Doctor shortage? Remove barriers to naturopathic doctors

Aug 19, 2013, 12:17pm PDT

David Schleich, guest columnist


 

David Schleich, president of the National College of Naturopathic Medicine, says barriers should be removed to making naturopaths primary care providers.David Schleich, president of the National College of Naturopathic Medicine, says barriers should be removed to making naturopaths primary care providers.


 

Across the nation, states are scrambling to roll out the Affordable Care Act next year. Meanwhile, Oregon, long a leader in health reform, is well ahead of the curve, guided by its North Star, the “Triple Aim” (better care, better outcomes, lower cost).

At the same time, the state is facing a healthcare hurdle that threatens to disable all its carefully orchestrated plans: a critical shortage of primary care providers to care for an influx of patients into the state’s new healthcare exchanges.

The increasing scarcity of primary care providers portends to become as ominous a problem as a thunderclap crackling above a dry forest. Oregon’s health policy leaders are fully aware that the patient to physician ratio will only increase as the Affordable Care Act goes live.

Yet there continues to be reticence to fix the problem by tapping already existing resources of trained medical professionals. The article, “Doctor shortage is on the horizon. Who’ll pick up the slack?” (Aug. 5), noted that nurse practitioners may well help breech the Oregon PCP gap.

However, it’s important to note that they are but one of several possible solutions. Naturopathic physicians are another—and it’s an idea gaining currency in Oregon health policy circles.

The January 2013 report by the Oregon Healthcare Workforce Committee, “Five-Year Strategic Plan for Primary Care Provider Recruitment in Oregon,” proposes a fairly immediate remedy—removing coverage and credentialing barriers as a means to incorporate naturopathic doctors (NDs) into the new healthcare system by 2014. Less than five months from now.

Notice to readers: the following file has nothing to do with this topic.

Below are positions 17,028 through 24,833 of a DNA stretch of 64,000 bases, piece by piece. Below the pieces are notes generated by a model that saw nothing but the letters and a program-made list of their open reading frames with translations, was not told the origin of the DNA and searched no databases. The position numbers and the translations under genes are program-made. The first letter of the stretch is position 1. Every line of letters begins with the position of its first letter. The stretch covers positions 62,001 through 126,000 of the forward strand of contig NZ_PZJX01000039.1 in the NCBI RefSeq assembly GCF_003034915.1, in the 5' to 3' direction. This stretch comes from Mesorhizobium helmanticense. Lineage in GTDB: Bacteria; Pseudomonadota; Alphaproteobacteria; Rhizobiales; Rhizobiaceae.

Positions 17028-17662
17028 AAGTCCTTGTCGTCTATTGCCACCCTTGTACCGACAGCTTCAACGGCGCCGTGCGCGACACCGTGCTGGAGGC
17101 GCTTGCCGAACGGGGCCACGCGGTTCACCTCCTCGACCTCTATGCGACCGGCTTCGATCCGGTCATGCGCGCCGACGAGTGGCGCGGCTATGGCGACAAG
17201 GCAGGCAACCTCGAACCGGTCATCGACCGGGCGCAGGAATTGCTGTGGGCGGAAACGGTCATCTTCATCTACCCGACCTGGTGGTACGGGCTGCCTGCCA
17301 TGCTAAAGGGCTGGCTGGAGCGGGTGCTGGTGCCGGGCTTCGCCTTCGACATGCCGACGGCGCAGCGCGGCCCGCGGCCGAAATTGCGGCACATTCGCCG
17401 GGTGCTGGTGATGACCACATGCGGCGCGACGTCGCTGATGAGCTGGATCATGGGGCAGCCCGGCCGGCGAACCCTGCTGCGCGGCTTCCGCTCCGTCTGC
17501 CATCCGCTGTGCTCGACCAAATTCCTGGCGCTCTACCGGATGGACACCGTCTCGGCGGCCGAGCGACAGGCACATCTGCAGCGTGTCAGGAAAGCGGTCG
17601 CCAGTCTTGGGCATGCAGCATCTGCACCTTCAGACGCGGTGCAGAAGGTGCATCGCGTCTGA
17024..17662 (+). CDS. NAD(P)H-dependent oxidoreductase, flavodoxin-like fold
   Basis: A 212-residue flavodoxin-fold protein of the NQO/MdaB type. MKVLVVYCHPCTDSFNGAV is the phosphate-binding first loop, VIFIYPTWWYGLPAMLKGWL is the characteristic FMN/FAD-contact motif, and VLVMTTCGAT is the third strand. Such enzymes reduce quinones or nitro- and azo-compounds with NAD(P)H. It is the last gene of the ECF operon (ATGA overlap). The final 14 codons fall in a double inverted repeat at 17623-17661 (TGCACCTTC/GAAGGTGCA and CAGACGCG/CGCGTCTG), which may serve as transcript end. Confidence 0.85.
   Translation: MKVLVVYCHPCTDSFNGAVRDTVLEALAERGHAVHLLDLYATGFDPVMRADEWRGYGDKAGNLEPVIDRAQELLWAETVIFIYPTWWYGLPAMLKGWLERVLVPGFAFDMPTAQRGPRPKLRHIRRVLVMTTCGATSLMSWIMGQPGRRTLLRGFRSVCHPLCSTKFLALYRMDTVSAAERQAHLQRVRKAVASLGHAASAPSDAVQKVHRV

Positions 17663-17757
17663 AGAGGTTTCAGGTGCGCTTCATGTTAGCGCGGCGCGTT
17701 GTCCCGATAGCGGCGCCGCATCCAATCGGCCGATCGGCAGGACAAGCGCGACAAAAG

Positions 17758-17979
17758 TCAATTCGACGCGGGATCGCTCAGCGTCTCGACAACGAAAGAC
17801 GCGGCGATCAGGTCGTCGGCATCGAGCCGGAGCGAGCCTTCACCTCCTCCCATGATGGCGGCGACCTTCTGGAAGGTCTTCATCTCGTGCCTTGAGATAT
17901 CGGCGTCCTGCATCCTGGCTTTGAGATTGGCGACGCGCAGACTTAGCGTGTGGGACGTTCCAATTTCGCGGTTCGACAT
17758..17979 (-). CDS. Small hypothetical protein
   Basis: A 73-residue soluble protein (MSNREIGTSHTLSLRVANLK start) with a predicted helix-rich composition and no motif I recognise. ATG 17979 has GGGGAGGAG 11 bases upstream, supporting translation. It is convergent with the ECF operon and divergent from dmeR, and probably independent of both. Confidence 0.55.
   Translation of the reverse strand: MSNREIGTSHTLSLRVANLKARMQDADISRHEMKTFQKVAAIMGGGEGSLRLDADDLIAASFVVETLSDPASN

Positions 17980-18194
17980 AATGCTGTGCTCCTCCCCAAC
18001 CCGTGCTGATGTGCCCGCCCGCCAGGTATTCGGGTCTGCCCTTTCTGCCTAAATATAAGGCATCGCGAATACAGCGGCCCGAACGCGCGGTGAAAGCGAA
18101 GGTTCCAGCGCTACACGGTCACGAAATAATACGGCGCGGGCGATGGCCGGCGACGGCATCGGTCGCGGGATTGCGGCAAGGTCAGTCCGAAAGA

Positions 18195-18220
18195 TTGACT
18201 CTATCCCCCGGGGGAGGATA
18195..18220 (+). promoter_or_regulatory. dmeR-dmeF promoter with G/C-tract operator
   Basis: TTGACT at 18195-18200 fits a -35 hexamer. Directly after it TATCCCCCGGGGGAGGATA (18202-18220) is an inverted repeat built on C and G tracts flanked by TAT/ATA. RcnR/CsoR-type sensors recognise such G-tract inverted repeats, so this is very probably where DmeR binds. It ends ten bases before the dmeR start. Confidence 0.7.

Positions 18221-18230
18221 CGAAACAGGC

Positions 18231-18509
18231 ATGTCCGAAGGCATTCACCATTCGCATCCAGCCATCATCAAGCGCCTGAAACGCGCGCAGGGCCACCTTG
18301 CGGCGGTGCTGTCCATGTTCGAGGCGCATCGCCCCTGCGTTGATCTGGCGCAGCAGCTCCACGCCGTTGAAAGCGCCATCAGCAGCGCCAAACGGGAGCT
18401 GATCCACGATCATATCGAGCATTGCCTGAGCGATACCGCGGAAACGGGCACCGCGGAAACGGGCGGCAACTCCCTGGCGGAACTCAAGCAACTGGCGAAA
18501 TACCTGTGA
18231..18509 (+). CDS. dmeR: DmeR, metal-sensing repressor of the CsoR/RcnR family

The good news is that NDs are ready, willing, qualified and able to help.

 

Lisa Dodson, MD, chair of the committee, is quoted as saying, “The reason we singled (NDs) out is that they are the closest equivalent to the medical doctor that we have.” She added that NDs are prepared to step in immediately to fill the gap in primary care, “without any new programs being created.”

Certainly NDs have made significant inroads as more Oregonians seek access to natural medicine. Today, committees like Dodson’s can see the untapped resources that NDs bring to the table. As noted in the article, “Rest easy naturopaths, you’ve got your creds” (June 26), naturopathic clinics are already being credentialed as Patient-Centered Primary Care Homes, starting with Portland’s Center for Natural Medicine—which is also a National College of Natural Medicine teaching clinic. The understanding, slowly gaining awareness, is that licensed NDs are trained as primary care physicians in accredited, four-year post-graduate medical colleges—and recognized by the state as primary care physicians.

 

Oregon NDs can get DEA numbers, have the authority to prescribe any pharmaceutical needed in a primary care setting, and use pharmaceuticals alongside botanical medications. They can also order, dispense and administer topical and intravenous preparations, durable medical equipment and mechanical devices, all labs and diagnostic procedures, antibiotics and vaccines, and homeopathic preparations.

 

An increasing body of evidence shows that patients who see NDs use fewer prescriptions, require fewer referrals to medical specialists, and experience fewer emergency room visits. The healthcare cost-savings add up quickly.

It’s clear from research that outreach nurses and community healthcare workers help improve patient care and lower costs. Similarly, while NDs can treat chronic and acute illness, they focus on disease prevention by helping patients learn about and become accountable for their lifestyle choices like nutrition and exercise.

 

Oregon policy leaders have a responsibility to ensure patients’ continuity of care, while improving health outcomes and reducing costs. NCNM supports nurse practitioners, chiropractors and all qualified healthcare providers who, like Oregon’s roughly 700 practicing naturopathic physicians, are prepared to step up to fill the PCP shortage.

The need is huge and growing. Oregon needs to use all the viable resources available to meet the healthcare challenges ahead.

David J. Schleich is the president of the National College of Natural Medicine, founded in Portland in 1956. It is the oldest naturopathic school in North America and an educational leader in classical Chinese medicine and CAM research.

2013-08-20T06:43:28+00:00